As you’re probably well aware, it's standard practice to add a "box brace" to the rear of a Ford 9-inch. A “box brace” essentially ties the ends of the axle tubes to one another, and at the same time anchors the back of the housing. This addition greatly increases the strength of the housing, eliminating the trend for the housing ends to physically move forward and aft. So far so good, but some high horsepower, heavy cars still manage a mere eight to ten runs on a given ring and pinion set with a modified Ford housing. Now if your piggy bank can't afford a new gear set every race (and who can?), here’s a suggestion: Virtually all 9-inch housing "banjos" are stamped assemblies. Under the strain of fat, sticky tires, added weight and a stout power plant, the stamped construction really doesn't cut it. The result is normally housing flex (at the carrier) that renders pricey ring and pinions useless after a few short passes down the 1320. A big part of the problem is the actual rear "cover" found on the housing. The back plate isn't one piece; it's usually pressed into the housing. The chassis builder is forced to really examine the problem: The hypoid action of the third member still tries to push the rear end out the back of the housing, which exerts forces on the entire third member assembly. Simply welding the cover to the back of the housing isn’t a 100% fix.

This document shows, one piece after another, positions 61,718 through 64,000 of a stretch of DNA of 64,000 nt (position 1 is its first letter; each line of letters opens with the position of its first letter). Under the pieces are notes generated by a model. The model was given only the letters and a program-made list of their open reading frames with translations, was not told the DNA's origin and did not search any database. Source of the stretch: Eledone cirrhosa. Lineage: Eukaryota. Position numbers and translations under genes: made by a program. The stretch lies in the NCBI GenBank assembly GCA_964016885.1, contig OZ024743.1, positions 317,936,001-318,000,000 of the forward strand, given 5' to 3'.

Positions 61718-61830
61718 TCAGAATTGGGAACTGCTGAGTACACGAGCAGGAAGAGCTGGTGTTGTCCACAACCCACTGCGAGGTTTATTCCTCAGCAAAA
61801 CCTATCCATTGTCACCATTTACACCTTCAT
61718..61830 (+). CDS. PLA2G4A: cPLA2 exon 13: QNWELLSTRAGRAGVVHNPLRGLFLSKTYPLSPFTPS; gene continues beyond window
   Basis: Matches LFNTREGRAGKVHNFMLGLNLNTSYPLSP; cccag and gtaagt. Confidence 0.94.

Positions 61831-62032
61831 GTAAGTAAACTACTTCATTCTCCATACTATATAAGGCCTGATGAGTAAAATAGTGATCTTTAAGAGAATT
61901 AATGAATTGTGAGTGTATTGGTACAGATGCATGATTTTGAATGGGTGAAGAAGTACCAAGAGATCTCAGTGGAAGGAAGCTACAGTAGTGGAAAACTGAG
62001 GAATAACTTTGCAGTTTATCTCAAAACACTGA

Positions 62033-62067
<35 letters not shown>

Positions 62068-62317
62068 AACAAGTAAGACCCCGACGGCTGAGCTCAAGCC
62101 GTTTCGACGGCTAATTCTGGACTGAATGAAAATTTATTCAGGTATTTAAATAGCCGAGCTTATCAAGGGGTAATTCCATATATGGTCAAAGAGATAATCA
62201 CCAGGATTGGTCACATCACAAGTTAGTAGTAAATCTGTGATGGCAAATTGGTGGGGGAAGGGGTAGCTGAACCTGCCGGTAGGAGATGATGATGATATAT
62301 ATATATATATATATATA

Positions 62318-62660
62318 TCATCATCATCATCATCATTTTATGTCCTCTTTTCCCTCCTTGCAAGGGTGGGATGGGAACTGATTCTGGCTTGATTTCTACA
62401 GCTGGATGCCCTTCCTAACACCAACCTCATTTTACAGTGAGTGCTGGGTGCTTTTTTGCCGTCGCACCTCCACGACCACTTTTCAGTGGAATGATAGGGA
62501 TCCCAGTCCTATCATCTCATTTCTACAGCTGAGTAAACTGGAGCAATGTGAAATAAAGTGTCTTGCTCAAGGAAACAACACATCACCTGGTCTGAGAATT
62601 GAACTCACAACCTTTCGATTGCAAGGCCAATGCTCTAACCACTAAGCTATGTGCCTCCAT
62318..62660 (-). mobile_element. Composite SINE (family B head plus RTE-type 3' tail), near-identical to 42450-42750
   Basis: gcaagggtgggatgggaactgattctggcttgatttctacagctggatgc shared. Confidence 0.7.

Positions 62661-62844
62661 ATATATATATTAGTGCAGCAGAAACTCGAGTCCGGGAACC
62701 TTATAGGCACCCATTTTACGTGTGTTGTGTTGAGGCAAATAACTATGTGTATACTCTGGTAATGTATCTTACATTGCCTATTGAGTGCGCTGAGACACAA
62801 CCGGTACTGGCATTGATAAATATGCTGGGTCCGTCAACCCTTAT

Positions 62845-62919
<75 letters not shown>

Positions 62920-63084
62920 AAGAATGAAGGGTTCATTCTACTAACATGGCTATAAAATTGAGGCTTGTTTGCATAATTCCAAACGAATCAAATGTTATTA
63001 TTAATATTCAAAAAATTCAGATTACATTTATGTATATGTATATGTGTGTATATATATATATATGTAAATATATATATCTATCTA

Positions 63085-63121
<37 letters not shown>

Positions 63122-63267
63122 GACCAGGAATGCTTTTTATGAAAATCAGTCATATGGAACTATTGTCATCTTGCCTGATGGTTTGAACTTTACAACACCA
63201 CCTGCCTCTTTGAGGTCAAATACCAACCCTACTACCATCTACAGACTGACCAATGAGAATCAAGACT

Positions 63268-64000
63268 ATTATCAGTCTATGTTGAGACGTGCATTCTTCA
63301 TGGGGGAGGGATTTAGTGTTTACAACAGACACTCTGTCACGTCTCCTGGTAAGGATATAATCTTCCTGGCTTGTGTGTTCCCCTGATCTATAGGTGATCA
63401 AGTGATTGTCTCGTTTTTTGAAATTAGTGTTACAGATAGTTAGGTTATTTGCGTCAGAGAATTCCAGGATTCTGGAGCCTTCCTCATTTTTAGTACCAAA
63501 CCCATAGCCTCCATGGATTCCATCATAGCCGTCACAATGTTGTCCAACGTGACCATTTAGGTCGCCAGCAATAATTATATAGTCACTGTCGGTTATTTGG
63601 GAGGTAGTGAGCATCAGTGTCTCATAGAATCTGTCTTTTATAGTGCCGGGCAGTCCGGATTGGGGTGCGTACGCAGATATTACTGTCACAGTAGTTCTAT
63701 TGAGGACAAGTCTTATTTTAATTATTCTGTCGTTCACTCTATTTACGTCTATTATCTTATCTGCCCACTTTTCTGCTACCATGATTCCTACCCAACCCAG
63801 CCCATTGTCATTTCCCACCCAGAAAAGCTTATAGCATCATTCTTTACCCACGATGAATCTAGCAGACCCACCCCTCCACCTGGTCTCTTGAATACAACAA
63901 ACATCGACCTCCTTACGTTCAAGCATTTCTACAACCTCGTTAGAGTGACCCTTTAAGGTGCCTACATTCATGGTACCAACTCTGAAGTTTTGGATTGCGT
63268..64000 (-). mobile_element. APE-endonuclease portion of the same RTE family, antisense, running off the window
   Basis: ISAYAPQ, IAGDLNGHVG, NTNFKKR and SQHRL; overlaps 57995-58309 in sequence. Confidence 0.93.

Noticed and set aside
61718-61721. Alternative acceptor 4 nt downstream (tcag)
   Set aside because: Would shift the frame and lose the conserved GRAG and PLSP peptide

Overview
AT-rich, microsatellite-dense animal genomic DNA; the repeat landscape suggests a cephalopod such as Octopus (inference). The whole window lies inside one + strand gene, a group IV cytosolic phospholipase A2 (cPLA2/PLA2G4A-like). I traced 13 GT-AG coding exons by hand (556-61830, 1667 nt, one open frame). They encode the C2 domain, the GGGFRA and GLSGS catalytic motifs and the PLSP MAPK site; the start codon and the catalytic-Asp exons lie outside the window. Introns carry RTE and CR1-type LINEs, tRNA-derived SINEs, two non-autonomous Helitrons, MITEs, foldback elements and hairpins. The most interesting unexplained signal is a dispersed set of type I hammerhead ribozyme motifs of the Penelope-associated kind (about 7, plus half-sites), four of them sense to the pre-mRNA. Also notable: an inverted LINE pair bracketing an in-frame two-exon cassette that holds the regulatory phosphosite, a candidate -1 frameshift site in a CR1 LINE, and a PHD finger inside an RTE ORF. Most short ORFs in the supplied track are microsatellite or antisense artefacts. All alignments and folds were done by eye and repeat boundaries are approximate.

A solution to strengthen the stock 9-inch housing is direct and to the point: First the various pieces of the housing are welded together and an internal housing "cage" added. This cage is, in essence, a series of supports that tie the front face of the housing to the sidewall. The result of this hidden work is improved ring and pinion life when compared to a non-caged/non-welded assembly. We’ll dig deeper into this support system later.